On Thursday, the Justice Department filed a proposal in federal Court detailing redactions it wishes to be made to an affidavit to obtain a search warrant for former President Donald Trump’s Florida home.
Judge Bruce Reinhart, who approved the FBI search warrant and is overseeing the case, ordered the Justice Department to release a redacted version of the affidavit he reviewed before noon on Friday.
Despite the DOJ’s concern that full public disclosure of the affidavit could pose a risk to FBI agents or witnesses or undermine a criminal investigation in progress, the DOJ’s proposal remains under seal for now by court order expected to suggest an extensive blackout of portions of the affidavit.
The judge said in a two-page ruling that the federal government’s proposed redactions were specifically limited to keeping secret grand jury information, identities of uncharged individuals, and sources and methods used in a criminal investigation – and the rest could be made public.
A DOJ investigation is underway into removing hundreds of pages of documents from the White House when Trump left office in January 2021. By law, presidential records must be kept by the National Archives and Records Administration (NACRA).
It has been reported in court documents that the DOJ is investigating possible evidence of espionage and obstruction of justice. Frequently, the FBI and prosecutors provide evidence they expect to find at the location where the search warrant will be executed in an affidavit that supports the warrant application.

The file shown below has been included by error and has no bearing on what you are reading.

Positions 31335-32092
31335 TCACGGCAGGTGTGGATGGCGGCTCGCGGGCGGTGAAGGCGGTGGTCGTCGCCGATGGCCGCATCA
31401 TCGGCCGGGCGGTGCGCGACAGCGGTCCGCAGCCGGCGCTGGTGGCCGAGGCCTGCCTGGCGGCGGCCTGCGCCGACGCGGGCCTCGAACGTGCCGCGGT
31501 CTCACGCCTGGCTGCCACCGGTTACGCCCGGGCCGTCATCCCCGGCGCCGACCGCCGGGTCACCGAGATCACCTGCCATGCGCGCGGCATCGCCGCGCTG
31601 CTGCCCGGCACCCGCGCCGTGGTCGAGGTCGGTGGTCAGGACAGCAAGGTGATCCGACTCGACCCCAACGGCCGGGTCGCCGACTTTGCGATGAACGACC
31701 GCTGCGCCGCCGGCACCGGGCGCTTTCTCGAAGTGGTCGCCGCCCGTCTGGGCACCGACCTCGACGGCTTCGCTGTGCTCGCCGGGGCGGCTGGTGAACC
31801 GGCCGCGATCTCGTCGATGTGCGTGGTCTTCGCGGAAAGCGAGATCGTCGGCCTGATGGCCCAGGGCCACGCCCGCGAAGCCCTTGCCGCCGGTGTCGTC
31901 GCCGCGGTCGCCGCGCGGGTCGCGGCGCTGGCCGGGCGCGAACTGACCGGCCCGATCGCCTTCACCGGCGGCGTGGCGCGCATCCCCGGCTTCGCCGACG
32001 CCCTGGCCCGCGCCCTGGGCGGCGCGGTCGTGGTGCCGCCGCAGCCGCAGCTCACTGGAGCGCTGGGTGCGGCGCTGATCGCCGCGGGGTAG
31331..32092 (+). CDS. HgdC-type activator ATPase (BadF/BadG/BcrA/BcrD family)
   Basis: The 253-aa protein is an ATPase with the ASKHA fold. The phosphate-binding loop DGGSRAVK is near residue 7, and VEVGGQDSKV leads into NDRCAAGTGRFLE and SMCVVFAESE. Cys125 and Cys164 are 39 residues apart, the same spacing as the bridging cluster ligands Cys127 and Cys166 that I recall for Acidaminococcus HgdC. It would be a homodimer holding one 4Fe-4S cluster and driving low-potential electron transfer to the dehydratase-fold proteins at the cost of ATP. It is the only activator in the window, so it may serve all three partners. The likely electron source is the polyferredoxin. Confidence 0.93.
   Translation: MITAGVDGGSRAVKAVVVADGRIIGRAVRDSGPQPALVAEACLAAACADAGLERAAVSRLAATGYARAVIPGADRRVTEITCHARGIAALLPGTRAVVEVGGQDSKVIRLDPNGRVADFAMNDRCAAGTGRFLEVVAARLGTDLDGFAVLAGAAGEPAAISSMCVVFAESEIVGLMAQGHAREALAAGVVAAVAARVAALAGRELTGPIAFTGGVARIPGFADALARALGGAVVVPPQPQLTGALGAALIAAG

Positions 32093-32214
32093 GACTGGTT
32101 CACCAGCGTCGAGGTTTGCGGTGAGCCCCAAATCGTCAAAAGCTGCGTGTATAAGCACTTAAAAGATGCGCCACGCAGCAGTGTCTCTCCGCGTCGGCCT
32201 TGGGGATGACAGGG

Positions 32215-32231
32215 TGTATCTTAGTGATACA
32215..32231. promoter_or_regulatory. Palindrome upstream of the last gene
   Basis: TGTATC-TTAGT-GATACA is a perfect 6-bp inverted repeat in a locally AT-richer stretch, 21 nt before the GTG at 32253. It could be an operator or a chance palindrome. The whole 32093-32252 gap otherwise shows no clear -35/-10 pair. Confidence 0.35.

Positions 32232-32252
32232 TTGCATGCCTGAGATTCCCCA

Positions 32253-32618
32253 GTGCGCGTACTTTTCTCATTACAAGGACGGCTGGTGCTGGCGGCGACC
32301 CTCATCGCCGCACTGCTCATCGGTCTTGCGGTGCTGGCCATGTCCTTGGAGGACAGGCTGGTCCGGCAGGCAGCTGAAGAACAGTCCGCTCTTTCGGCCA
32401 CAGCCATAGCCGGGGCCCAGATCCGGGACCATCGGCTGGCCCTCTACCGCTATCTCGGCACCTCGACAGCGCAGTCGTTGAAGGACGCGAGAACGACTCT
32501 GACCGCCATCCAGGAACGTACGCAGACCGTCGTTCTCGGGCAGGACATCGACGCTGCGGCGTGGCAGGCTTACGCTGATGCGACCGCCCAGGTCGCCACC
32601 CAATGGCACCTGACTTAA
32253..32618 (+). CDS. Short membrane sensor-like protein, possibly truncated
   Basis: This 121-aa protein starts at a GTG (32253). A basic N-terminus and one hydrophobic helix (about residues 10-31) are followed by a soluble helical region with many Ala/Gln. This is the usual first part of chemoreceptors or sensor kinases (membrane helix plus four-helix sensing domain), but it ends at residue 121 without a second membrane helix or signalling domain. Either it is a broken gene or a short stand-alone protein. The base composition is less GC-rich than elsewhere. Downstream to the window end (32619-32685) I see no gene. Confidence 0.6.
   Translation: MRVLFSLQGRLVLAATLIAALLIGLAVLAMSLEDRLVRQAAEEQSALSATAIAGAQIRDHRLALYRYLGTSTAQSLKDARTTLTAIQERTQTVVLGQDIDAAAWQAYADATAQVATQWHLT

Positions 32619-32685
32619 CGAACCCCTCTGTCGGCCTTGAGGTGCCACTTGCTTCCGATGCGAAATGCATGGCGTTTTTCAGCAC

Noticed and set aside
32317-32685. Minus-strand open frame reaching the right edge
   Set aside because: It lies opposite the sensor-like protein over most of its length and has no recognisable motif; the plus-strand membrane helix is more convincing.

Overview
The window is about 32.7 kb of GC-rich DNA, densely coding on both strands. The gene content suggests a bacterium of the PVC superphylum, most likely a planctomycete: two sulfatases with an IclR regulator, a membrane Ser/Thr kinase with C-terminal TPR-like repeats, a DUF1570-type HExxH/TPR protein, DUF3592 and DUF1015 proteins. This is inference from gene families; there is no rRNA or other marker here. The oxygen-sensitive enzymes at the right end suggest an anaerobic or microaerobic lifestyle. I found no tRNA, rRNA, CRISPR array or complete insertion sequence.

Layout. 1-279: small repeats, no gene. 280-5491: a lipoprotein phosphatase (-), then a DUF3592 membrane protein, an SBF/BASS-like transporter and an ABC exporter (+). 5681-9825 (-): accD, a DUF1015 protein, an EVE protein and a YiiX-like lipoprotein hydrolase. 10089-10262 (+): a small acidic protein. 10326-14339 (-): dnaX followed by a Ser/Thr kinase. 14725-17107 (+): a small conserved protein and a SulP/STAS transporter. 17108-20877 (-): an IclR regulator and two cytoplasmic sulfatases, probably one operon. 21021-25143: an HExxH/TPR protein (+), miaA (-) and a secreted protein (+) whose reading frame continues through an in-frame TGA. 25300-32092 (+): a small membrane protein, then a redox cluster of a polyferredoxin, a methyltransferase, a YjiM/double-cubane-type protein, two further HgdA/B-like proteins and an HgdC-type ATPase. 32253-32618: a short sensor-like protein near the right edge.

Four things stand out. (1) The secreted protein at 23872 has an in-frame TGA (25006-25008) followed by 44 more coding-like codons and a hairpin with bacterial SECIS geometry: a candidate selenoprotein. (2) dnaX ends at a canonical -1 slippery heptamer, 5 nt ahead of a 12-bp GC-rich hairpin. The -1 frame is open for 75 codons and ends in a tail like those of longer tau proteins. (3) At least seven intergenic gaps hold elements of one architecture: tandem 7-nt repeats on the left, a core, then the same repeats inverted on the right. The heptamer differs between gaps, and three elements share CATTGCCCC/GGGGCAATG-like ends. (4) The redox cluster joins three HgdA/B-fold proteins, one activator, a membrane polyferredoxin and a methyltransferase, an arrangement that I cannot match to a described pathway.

FBI agents seized approximately a dozen boxes of material during the raid on Mar-a-Lago. According to court records, top-secret material was included in the documents seized. According to a DOJ statement Thursday, the United States has filed a submission under seal in response to the Court’s order of Aug. 22. According to him, the Justice Department respectfully declines to comment further while the Court considers the case.
After the proposal was filed, a group of media companies filed a new motion requesting that the judge unseal portions of the DOJ’s legal brief.
According to the media groups’ motion, a presumption of public access applies to the Brief and the search warrant affidavit itself. An unprecedented search of a former president’s residence is of intense public and historical interest, which the Court has already acknowledged. The motion stated that it is up to the government to prove that a sufficiently important interest in secrecy justifies sealing.
Reinhart concluded that the government had met its burden to demonstrate its redactions are narrowly tailored to serve the government’s legitimate interest in preserving the integrity of the ongoing investigation.